“This is a bill that is not in the public interest,” said Wisniewski, who also raised concerns about whether the new board would be subject to the state Open Public Meetings Act.

Assemblyman Declan O’Scanlon (R-Monmouth) also came out firmly against the bill during the debate, saying the makeup of the new board would give the unions the ability to “crush property taxpayers.” Though Christie worked with lawmakers in 2010 to establish a 2 percent limit on local property tax increases, they allowed several exceptions to the cap, including costs associated with covering employee-pension benefits.

“We are absolutely not just flirting with danger, but inviting serious danger,” O’Scanlon said.

Christie has yet to say anything publicly about the bill, and his office did not respond to a request for comment yesterday. But Christie’s former state treasurer, Andrew Sidamon-Eristoff, wrote in NJ Spotlight earlier this week that he has numerous concerns, including the loss of economies of scale that the pension-system members are now benefitting from and the challenge posed by removing shares of complicated joint investments for only the police officers and firefighters.

Bill may be veto-proof

O’Scanlon said he hopes Christie takes action to address the bill’s flaws, suggesting a conditional veto or even outright veto could be looming.

“I believe the governor’s office will have the good sense to fix it, or veto it,” O’Scanlon said.

In the end, it may not matter how the governor feels about the issue. Though there have been many instances during Christie’s tenure where lawmakers have passed bills with a veto-proof majority only to see GOP members change their minds when confronted with an override of the governor, the PFRS bill cleared the Assembly yesterday by a comfortable 61-4-10 vote, and the vote in the Senate was even wider, passing by 37-0 margin. To secure an override, it takes 27 votes in the Senate and 54 in the Assembly.

The concept of giving employees more say over their retirement systems’ investment decisions was included in a series of recommendations made by a nonpartisan commission of benefits experts that Christie impaneled in 2014. It’s also been supported by Senate President Stephen Sweeney (D-Gloucester), who is sponsoring the bill in the Senate.

But the management change proposed by Christie’s benefits panel was only supposed to occur after a freezing of the existing defined-benefit pension system and the creation of a defined-contribution cash-balance fund, recommendations that have not been enacted.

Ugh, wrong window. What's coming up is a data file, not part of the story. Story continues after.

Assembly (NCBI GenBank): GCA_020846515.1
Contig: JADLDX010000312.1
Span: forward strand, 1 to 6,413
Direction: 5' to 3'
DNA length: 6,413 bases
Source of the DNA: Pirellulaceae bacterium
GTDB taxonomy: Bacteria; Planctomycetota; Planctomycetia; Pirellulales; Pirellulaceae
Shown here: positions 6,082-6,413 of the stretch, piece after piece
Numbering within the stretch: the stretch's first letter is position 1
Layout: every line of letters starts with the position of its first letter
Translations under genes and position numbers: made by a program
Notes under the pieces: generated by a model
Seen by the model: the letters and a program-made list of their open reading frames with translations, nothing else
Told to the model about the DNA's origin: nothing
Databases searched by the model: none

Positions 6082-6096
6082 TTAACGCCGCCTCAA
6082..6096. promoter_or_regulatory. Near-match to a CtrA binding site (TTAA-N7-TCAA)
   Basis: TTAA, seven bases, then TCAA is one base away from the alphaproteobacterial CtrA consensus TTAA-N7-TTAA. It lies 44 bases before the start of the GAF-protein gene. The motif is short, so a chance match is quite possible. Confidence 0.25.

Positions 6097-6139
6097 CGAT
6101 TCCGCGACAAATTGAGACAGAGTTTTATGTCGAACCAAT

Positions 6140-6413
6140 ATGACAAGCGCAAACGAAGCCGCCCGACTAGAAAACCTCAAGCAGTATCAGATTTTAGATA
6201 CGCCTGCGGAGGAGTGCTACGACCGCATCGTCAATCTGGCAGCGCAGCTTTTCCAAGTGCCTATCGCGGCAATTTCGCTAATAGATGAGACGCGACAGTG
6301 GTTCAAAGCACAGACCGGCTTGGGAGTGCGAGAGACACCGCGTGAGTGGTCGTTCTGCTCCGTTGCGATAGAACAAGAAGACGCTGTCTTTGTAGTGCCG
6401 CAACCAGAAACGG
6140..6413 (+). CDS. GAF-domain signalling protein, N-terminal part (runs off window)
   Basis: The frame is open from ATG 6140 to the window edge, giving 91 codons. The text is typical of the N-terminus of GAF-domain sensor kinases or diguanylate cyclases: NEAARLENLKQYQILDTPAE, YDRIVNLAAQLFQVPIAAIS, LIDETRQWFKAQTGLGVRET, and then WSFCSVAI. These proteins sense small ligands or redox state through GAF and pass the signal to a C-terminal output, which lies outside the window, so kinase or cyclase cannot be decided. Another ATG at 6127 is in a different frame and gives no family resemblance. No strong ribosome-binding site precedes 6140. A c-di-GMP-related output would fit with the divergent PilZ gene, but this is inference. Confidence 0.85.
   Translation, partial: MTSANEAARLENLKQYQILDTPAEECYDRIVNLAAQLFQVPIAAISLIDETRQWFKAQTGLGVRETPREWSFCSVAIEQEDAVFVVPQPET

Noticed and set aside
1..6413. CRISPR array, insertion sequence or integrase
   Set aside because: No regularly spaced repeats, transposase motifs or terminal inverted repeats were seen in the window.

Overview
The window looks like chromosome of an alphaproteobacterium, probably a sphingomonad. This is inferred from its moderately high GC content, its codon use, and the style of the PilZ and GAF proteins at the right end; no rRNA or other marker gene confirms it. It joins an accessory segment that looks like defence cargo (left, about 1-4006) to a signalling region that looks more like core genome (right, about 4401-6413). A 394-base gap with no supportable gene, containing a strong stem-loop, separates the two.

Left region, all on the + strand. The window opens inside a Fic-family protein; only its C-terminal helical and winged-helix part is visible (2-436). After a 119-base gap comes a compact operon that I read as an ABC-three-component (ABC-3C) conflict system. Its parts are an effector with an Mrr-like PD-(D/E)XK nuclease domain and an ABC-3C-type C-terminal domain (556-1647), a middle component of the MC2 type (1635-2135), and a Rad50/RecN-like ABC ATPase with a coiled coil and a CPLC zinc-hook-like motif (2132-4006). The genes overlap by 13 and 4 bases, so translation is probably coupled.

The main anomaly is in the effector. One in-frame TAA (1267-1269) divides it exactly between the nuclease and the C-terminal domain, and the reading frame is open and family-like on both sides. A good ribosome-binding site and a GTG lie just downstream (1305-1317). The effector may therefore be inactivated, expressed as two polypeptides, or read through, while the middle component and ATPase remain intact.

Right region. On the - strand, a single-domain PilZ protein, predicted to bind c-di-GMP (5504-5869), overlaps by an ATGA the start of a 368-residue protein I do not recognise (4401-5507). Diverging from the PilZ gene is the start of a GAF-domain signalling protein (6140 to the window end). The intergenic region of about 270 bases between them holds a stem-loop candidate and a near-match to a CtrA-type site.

‘…almost 20 years of pension gimmicks’

Still, union officials say they’ve been researching a takeover of their retirement account for the last two years, going across the country to find out what’s worked in other states, as well as what hasn’t.

“The fact is that almost 20 years of pension gimmicks have reduced the funded value of the PFRS from over 100 percent in 2000 to just over 70 percent funded today, and the steps we are taking to gain control of our financial future are critically important to all of our members and their families,” said Patrick Colligan, president of the New Jersey State Policemen’s Benevolent Association.

“This legislation installs a system we have seen work in other parts of the country to ensure people receive the pensions they earned at no harm to taxpayers and we look forward to having the same opportunity here in New Jersey,” Colligan said yesterday.

“This is a commonsense bill,” said Ed Donnelly, president of the New Jersey State Firefighters Mutual Benevolent Association. “It protects taxpayers, municipalities and gives our members peace of mind that the pension will be preserved.”

But Michael Cerra, assistant executive director of the New Jersey State League of Municipalities, cited the concerns about the makeup of the proposed new board of trustees while calling the Assembly vote a “defeat for the taxpayers.”

“Under this plan, the control is with labor and the risk is with management, which by extension is property taxpayers,” Cerra said.

“The issue is really the risk,” said John Donnadio, executive director of the New Jersey Association of Counties.